I shoved the last of my clothes into my carryon bag, not bothering to fold anything. It was only seven o’clock, a relatively early time for me to be up on a Saturday. Chris had said he’d come by at eight, leaving me enough time to eat breakfast in the hospital before I go home. Nurse Lloyd had come in with my tray earlier this morning, her kind face moulded into that smile that was meant to make me feel better but just made me cringed at the pity beneath it. The breakfast tray lay cold on my table, the scrambled eggs barely touched and the brown toasts still perfectly placed on the plate. I reached over to the bed stand to jam my bunch of cards into my overfilled bag, and ate the last of the shortbread so that I could throw the box away. By the time I managed to brush my hair and shove my feet into a pair of Converse, it was quarter past seven. Forty five minutes until I have to be back here.
I padded my way down the hospital corridor, my feet tapping out a soft rhythm on the vinyl floor. New mothers were just stirring in their rooms, their voices still full of sleep as they cooed to their babies. A thin cry escaped from one room, mingling with the warm voice of a woman singing a soft lullaby in an attempt to soothe the child. A full throated cry burst from another room, accompanied by frantic footsteps and murmurs as the new parents tried everything to ease the sobbing. I walked past them, my frenzied heartbeat my only companion, and headed to the forbidden place.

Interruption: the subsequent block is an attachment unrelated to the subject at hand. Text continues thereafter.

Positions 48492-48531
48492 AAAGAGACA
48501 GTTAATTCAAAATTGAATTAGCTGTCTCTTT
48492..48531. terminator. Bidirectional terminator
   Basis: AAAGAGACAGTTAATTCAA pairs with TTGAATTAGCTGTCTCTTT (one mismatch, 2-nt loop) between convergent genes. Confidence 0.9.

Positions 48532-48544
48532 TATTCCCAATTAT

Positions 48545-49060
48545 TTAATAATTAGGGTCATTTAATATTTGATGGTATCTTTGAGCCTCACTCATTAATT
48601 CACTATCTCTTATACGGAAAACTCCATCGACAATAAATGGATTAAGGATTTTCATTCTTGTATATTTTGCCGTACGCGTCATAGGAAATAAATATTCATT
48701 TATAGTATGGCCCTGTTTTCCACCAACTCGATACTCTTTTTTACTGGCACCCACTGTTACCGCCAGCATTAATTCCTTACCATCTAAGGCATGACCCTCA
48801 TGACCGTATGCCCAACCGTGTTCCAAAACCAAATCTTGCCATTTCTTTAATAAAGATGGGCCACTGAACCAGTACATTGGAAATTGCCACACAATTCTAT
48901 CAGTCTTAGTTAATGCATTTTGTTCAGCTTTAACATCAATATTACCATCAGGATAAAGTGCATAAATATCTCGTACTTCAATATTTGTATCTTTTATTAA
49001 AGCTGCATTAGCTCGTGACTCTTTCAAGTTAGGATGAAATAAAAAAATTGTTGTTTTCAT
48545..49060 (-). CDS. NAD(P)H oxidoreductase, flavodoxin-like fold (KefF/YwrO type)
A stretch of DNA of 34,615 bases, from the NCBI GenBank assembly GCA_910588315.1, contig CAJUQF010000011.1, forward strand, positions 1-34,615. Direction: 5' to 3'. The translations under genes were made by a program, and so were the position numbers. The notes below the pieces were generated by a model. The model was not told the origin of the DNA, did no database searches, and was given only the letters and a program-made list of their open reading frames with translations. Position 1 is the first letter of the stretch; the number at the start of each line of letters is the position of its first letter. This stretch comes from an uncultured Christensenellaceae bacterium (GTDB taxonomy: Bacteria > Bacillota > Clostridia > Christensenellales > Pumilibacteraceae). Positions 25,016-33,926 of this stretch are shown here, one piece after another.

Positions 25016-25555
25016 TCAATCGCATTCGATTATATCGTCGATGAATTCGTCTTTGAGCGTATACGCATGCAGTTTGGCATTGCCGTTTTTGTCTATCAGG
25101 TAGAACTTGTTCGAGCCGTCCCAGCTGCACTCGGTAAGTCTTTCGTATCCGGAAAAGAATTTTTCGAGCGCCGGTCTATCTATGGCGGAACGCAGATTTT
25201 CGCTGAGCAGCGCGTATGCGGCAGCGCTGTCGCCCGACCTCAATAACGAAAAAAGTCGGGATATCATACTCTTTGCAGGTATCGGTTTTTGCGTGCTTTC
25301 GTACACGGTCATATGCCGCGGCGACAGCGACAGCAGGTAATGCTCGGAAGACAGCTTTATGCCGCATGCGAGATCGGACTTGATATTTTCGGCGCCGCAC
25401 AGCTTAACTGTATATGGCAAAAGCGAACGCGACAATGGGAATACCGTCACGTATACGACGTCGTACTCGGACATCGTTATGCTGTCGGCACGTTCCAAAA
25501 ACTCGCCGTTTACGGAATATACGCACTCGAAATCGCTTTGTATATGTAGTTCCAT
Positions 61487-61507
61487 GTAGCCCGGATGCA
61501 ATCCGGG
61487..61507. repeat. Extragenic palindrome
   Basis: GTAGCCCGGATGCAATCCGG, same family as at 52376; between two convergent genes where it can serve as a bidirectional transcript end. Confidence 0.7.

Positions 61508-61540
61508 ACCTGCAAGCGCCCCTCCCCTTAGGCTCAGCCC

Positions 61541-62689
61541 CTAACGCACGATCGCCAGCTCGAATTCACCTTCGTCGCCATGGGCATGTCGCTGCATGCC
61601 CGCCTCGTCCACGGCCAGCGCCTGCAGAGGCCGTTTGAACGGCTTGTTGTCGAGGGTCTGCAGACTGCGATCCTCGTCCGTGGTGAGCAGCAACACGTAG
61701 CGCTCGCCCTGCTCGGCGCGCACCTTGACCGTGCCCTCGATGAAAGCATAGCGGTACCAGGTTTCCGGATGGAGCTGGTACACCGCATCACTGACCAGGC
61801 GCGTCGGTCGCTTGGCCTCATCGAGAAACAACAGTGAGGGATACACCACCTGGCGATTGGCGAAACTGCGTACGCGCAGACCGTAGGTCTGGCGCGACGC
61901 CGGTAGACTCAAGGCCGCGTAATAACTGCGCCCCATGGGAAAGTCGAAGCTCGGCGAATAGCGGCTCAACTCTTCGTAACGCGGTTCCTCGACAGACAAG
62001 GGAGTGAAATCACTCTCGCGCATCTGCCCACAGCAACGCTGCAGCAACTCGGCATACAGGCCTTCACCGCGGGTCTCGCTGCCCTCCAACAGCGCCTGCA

The SCBU was a world of calm as I stepped over to the glass partition, the children all asleep in their respective incubators. There was a lone nurse patrolling the area, her pale hands coming up frequently to rub against the darkening bags beneath her eyes. Acting on a spur of the moment, I left my usual spot pressed up against the window to walk into the SCBU.
“Excuse me, may I see Jacinta Montgomery?” I asked the nurse, Delia’s other name sounding strange on my tongue.
“What relation are you to her?” she asked me, her tired eyes turned to face me.
“I’m her mother,” I said.
“Now, unless if you had drastic plastic surgery between yesterday and today, you are definitely not Jacinta’s mum,” she told me, “No can do.”
“I’m her surrogate mother,” I added, not wanting to give out this little bit of information at all.
“The answer’s still no,” the nurse said, “I’ve been requested specifically to not let you in here.”
“Please,” I pleaded, “They promised that I could continue to have contact with her.”
“Well did you really think they’d let you do that?” she asked, her voice bitter, “Any self-respecting mother would never share the title of mother with another woman.”
“Please,” I repeated, “Just this once, just to say goodbye. You can look away and pretend this never happened.”
“No thank you,” she told me.
“Well, what would you do if you were in my shoes?” I raised my voice, “You don’t understand how much I need this.”
“You’ll be surprised at how much I do,” she told me after a long silence, turning her back to me and pacing away.